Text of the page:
In case if I have to travel again or emigrate to the US in future, therefore I am bit cautious and don’t want to jeopardise any future travel. Any prompt response on my query would be really appreciated.

  • It seems that the first 2 bullet points, one each from the US & UK governments indicating that it's "not recommended" would be a pretty strong pointer to say, "no, don't do this". You might be allowed into the US on the VWP, but if you're not, you'll have to go back, and probably jeopardize future opportunities to get a visa.
    – FreeMan
    Commented Feb 26 at 18:35
  • @FreeMan It is pretty widely known that you should always try applying for an ESTA before applying for a B2 visa (except if you are staying for >90<=180 days), consular officers are known to be a lot stricter on people that apply for a B2 without at least trying for ESTA (since it gives somewhat more rights than VWP) Commented Feb 26 at 21:50
  • @NicolasFormichella I suspect that an application describing the uncertainty about the ESTA eligibility question would be seen with no more suspicion than one submitted following an actual ESTA refusal.
    – phoog
    Commented Feb 27 at 11:53

1 Answer 1


In terms of protecting your future admissibility to the US, you can apply for ESTA and answer "yes" to the question about arrest. The ESTA will probably be refused, but there's a chance that it won't be, and the negative impact of the refusal is virtually nothing beyond the modest application fee.

It may be that you're right and that you would be legally justified in answering "no" in these circumstances, but you can't be sure that the Department of Homeland Security would agree, and if they don't, you may end up having to go to court with them. For example, you mention the possibility of immigrating, so this could lie dormant and be rediscovered later during that process.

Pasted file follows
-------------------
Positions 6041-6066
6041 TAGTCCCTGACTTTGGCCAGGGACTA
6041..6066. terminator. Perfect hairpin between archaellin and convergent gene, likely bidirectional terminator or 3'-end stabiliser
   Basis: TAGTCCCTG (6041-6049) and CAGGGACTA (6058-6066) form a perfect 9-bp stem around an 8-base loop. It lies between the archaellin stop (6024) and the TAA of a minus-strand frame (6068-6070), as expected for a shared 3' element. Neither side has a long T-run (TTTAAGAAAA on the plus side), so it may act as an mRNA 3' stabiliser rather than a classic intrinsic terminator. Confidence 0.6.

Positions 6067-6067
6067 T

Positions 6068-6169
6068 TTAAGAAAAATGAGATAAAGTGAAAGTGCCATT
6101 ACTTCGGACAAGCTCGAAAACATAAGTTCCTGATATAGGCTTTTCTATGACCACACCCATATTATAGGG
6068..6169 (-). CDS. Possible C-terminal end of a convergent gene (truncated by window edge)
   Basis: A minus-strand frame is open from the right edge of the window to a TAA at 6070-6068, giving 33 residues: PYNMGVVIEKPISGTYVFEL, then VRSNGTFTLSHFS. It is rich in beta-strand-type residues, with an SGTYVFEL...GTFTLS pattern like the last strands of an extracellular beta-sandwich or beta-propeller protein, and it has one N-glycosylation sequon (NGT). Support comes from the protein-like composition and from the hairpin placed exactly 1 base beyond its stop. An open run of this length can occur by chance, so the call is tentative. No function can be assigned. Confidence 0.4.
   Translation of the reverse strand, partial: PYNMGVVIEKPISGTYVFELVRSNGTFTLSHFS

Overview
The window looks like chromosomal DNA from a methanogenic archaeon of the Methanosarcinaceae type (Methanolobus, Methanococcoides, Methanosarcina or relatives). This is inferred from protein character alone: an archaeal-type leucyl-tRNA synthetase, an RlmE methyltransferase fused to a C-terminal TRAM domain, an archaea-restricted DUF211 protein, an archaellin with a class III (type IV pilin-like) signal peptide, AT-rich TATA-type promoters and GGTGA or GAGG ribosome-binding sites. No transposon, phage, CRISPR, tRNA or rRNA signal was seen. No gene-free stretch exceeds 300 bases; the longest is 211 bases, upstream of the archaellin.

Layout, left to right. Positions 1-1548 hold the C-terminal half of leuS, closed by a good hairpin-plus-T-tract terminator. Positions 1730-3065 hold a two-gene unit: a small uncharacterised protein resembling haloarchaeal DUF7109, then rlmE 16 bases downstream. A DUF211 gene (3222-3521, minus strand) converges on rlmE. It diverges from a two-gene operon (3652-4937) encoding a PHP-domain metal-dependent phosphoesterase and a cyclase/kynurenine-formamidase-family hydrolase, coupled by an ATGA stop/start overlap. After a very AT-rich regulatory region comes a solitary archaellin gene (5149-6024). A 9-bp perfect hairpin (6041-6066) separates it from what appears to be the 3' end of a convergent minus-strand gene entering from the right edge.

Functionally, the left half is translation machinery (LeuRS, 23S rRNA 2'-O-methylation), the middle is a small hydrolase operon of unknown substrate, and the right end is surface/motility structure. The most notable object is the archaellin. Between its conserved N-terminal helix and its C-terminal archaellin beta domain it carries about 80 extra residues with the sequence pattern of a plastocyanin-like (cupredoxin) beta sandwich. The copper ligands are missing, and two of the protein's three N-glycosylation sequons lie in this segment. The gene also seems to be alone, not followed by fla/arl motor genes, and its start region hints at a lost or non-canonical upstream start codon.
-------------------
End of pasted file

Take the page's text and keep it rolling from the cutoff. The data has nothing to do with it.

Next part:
Note that the ESTA question isn't about crimes involving moral turpitude. The fact that a crime might not qualify as one involving moral turpitude doesn't mean that it isn't one that resulted in serious harm to another person. And I have absolutely no idea what the DHS position is on arrests for crimes that didn't actually occur (as seems might be the case here).

Also, the Foreign Affairs Manual is discussing grounds of inadmissibility. An arrest for any crime, without a conviction or evidence that the applicant actually committed the crime, will never make you inadmissible. But it does require you to answer "yes" to the question if the crime for which you were arrested meets the criteria (where I note again that it's not clear what that means with respect to an alleged crime that never occurred). The ESTA question is supposed to identify people who might have committed a crime that makes them inadmissible, so they can be examined more closely to determine whether they actually did or not. Therefore the threshold for an affirmative response to the question is lower than for a determination of inadmissibility.

You can apply for ESTA, expect that it's likely to be refused, and if it isn't, great, you've had a pleasant surprise. If it is refused, you can apply for a visa.

If time is tight and you'd rather not wait the 72 hours that might be required for the ESTA determination, you can just apply for a visa. If it is true that consular officers look on such applications with suspicion, they aren't likely to be more suspicious of the application than they would be after an ESTA refusal, so long as you explain that you suspect that your ESTA is likely to be refused and are applying directly for the visa because you didn't want to spend time on ESTA because time is short.

  • Thank you very much phoog, this is really helpful and much appreciated, I am waiting for my police certificate, will apply ESTA first with answer "yes" and if refused then will apply visa but then I will be ready to apply visa straightaway with all required documentation handy i.e. police certificate, SAR etc. Many Thanks again, much appreciated
    – Loving Dad
    Commented Mar 2 at 21:48